Cycling chiefs are set to hold talks on imposing stricter rules on transgender athletes

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Cycling chiefs are set to hold talks on imposing stricter rules on transgender athletes competing in women’s events after Emily Bridges was blocked from National Omnium Championships

  • Cycling officials will look at toughening rules on competing in its competitions 
  • Trans rider Emily Bridges was blocked taking part in the National Omnium Championships this week 
  • It came despite Bridges having lowered her testosterone levels to compete 
  • UCI chief David Lappartient admits current rules are ‘probably not good enough’

Cycling chiefs will hold emergency talks with other major sports in a bid to impose stricter rules on transgender athletes competing in women’s events following the Emily Bridges controversy.

The world governing body of cycling, the UCI, blocked trans rider Bridges from racing against Laura Kenny in tomorrow’s National Omnium Championships, despite British Cycling clearing the 21-year-old to take part as she had lowered her testosterone to the required level.

Bridges’ case is now being reviewed by an expert UCI panel and it is expected she will eventually be given the green light to ride under their guidelines.

However, UCI president David Lappartient accepts that their current policy, which allow trans cyclists to enter women’s events if there testosterone levels are below five nanomoles per litre for 12 months, is ‘probably not enough’.

He admits their rules are widely opposed by elite women riders and wants to discuss updating them with other Olympics sports, including athletics and swimming, who are all members of the Association of Summer Olympic International Federations.

‘We can’t solve this alone,’ Lappartient told the BBC. ‘We have to work together. There is a question on the table and we can’t just close our eyes about what is happening.

‘This is something we have to do in the next months. This is something we must put on the agenda of the Association of Summer Olympic International Federations.’

Cycling chiefs are set to hold talks about toughening their rules on transgender athletes taking part in events after Emily Bridges was blocked from the National Omnium Championships. Pictured: Zach Bridges in 2018 before transitioning

Trans cyclist Bridges was denied entry into the competition despite lowering her testosterone levels

Cycling chiefs are set to hold talks about toughening their rules on transgender athletes taking part in events after Emily Bridges was blocked from the National Omnium Championships. Left: Zach Bridges in 2018 before transitioning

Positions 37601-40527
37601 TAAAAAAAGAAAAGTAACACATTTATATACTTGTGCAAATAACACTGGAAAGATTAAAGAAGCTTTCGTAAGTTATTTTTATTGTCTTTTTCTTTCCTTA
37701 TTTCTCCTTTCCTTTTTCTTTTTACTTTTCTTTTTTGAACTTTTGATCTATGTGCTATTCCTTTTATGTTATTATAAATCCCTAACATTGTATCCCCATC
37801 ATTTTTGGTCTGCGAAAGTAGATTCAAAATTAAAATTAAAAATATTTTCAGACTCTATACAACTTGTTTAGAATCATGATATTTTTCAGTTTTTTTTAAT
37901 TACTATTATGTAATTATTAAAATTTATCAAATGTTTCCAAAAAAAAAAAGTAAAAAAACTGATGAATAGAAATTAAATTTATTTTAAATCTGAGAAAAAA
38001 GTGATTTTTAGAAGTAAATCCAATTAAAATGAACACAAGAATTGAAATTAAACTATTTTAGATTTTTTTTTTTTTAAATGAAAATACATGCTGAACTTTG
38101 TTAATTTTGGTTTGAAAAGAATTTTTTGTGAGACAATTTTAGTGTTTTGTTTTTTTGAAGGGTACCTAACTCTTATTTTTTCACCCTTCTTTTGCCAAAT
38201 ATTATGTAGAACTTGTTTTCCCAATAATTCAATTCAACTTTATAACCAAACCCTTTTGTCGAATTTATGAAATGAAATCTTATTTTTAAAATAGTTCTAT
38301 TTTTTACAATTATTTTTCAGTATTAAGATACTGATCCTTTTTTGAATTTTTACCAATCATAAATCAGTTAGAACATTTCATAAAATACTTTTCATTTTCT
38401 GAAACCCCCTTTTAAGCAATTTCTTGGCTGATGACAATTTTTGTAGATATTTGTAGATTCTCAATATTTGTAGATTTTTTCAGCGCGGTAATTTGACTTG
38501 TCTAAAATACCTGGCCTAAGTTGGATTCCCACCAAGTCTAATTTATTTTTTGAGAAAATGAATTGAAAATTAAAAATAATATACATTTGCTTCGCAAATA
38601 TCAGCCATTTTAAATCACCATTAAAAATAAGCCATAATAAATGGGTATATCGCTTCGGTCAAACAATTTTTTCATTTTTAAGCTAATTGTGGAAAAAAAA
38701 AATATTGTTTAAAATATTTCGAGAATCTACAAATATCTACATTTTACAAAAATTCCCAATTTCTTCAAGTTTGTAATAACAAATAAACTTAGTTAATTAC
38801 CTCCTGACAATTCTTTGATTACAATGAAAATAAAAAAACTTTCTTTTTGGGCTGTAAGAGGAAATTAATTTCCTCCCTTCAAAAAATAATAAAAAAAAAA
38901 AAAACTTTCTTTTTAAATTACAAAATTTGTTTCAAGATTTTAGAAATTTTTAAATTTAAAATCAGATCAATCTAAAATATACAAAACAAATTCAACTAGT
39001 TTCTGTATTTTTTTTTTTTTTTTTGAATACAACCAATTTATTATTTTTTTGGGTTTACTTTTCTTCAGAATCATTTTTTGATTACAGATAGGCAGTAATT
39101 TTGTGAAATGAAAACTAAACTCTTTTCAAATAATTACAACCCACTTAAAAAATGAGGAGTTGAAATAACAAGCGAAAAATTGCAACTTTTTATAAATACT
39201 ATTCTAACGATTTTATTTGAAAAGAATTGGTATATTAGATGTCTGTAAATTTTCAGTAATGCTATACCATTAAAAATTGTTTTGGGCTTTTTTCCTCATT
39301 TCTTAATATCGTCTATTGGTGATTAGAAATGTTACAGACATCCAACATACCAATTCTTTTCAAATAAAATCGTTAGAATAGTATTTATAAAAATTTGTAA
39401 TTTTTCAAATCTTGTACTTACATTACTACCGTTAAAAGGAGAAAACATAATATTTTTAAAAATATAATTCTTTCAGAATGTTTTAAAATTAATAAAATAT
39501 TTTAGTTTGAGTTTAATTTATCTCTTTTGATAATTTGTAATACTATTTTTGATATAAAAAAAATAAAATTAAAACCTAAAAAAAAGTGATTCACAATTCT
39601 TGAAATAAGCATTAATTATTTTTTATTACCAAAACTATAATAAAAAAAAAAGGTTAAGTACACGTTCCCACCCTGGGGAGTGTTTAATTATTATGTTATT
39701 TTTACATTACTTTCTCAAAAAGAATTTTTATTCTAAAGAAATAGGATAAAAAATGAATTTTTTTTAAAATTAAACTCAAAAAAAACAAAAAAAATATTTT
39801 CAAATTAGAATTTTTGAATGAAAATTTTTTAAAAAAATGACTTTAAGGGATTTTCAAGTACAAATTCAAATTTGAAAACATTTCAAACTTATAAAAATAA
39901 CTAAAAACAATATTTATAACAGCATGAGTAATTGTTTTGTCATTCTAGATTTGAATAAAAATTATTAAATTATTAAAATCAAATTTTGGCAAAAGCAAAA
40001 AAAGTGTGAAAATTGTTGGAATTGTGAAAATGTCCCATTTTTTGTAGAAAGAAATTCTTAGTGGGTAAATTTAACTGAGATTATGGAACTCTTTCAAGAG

UCI president David Lappartient admitted their current policy was 'probably not good enough'

UCI president David Lappartient admitted their current policy was ‘probably not good enough’

World Athletics president Lord Coe warned last week that the ‘integrity and future of women’s sport is very fragile’, while swimming’s world governing body, FINA, are to vote on a new policy in June to avoid a repeat of transgender American Lia Thomas’ recent victory at the NCAA Championships.

They propose that transwomen undergo at least 36 months of testosterone reduction therapy, rather than a year, and hope to set an ‘industry standard’ for all sports.

‘I can really understand ladies who say, “We don’t accept this”,’ added UCI boss Lappartient. ‘At the moment, the union of women’s riders are completely against this and challenging the UCI on this.

‘In cycling, swimming and athletics, the question of fair competition is a question we must put on the table. Is it right to take part at the highest level when you do the transition? Or do we also have to see if this affects the fairness of competition.’

Bridges' barring denies her the opportunity to go up against Dame Laura Kenny this weekend

Bridges’ barring denies her the opportunity to go up against Dame Laura Kenny this weekend 

Bridges, who was a national junior champion as a male rider, has stayed silent on the UCI’s decision to not allow her to compete at the National Omnium Championships.

However, her aunt, Helen Bridges, said yesterday: ‘It is unfair but the others obviously think it’s unfair on them so it’s a very, very difficult situation.

‘Maybe trans athletes should have their own class but I think they should be allowed to do it (compete in women’s sports).

‘I really do feel for Emily. There’s a lot more to it given the amount of emotions she’s been through.’

ITV Wales are making a documentary about Bridges’ bid to become the first British transgender athlete to compete at elite level in women’s sport.

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